History Of OSDNA

Ogbomosho natives have long been known as avid travelers.[2] As a result of having so many people in Diaspora, Ogbomosho natives, especially those living in North America, felt the need to “give back”, in order to help alleviate to some extent the impact of brain drain on the city, since so many of them tend to be working age persons, who left to look for jobs elsewhere. Brain drain (the emigration of working age and usually educated persons from a location) tends to be a big problem for developing countries, where jobs are scarce for new graduates. Therefore, any help that can be given back by such emigrants to their countries / hometowns once they have left tends to make a big difference. In fact the World Bank noted that migrant remittance inflows to Nigeria from Nigerians abroad constituted 4.5 percent of the country’s entire GDP in 2011, which in raw figures amounted to over 11 billion U.S. dollars.

Already aware of the impact of remittances even as early as 1972, the first Ogbomosho volunteer chapter was formed in New York City that year. The following year, in 1973, another chapter was formed by Ogbomosho natives living in Washington, D.C. with the same goal of pooling their resources together in order to help develop the city they left behind. To date, several local chapters have been formed in many U.S. cities / states, including, Miami, FL; Dallas and Houston, TX; Atlanta, GA; Missouri; Boston, MA; Chicago, IL, and even in Toronto, Canada. These chapters have their own presidents and executives to help to coordinate meetings and donations.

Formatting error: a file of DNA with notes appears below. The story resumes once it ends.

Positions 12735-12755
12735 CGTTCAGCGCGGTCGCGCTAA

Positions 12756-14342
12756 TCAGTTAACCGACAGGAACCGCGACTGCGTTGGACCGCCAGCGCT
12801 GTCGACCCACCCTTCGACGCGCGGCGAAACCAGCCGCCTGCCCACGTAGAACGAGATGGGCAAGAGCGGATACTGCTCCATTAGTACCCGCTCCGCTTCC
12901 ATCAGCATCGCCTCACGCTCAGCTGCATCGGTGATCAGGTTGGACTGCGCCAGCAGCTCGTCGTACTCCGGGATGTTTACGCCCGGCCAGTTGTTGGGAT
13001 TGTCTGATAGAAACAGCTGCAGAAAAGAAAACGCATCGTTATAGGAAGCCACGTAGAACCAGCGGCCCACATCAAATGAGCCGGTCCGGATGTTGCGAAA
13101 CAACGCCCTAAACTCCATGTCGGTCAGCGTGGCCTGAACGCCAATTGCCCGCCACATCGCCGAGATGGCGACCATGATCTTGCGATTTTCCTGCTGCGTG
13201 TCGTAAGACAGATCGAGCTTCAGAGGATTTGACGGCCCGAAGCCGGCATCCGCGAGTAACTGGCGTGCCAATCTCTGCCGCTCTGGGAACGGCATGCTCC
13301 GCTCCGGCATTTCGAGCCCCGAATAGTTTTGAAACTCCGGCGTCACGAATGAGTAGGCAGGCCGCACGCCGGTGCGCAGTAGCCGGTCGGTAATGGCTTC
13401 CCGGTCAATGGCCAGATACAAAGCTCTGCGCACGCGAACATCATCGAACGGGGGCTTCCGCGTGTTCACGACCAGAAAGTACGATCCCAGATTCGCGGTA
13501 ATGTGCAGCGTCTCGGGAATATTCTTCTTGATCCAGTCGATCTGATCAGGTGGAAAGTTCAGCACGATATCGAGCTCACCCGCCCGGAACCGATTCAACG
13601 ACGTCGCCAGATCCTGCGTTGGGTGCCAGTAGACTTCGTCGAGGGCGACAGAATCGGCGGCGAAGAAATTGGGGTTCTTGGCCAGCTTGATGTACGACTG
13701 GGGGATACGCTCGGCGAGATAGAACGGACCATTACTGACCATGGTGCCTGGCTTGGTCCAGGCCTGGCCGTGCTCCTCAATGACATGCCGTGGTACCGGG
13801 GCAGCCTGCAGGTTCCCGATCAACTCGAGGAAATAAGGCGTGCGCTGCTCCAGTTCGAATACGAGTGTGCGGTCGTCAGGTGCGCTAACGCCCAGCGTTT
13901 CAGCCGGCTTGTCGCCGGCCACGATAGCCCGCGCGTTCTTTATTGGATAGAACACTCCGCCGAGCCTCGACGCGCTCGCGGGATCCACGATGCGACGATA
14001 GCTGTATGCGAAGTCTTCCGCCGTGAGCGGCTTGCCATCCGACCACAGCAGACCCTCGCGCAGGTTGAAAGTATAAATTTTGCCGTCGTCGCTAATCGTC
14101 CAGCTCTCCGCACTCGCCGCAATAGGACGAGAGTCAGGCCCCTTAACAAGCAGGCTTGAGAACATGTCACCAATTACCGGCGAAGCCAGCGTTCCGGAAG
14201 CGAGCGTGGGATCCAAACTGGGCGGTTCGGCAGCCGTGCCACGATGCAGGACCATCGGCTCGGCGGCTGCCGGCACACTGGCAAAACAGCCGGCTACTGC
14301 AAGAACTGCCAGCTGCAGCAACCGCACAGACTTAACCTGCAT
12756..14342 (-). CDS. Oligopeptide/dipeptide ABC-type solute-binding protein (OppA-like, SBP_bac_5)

According to R.K. Udo (1983),[4] the formation of volunteer organizations by emigrants for the sole purpose of helping to develop a city or town, is not a new phenomenon among Nigerians. This has been going on for decades, among several ethnicities even internally, within Nigeria, when people started to leave their hometowns or villages for larger cities, to find work.

However, in 1996, the various Ogbomosho chapters in North America decided to form an umbrella organization with the belief that, "collectively, we can, through the various member organizations contribute more to the goal of developing Ogbomosho land at a stronger and faster pace than individuals' efforts."[1] The organization has a constitution and the OSDNA has its own President and executives who serve a 2-year term. Members pay dues that are then used in development projects. OSDNA currently has several hundred members.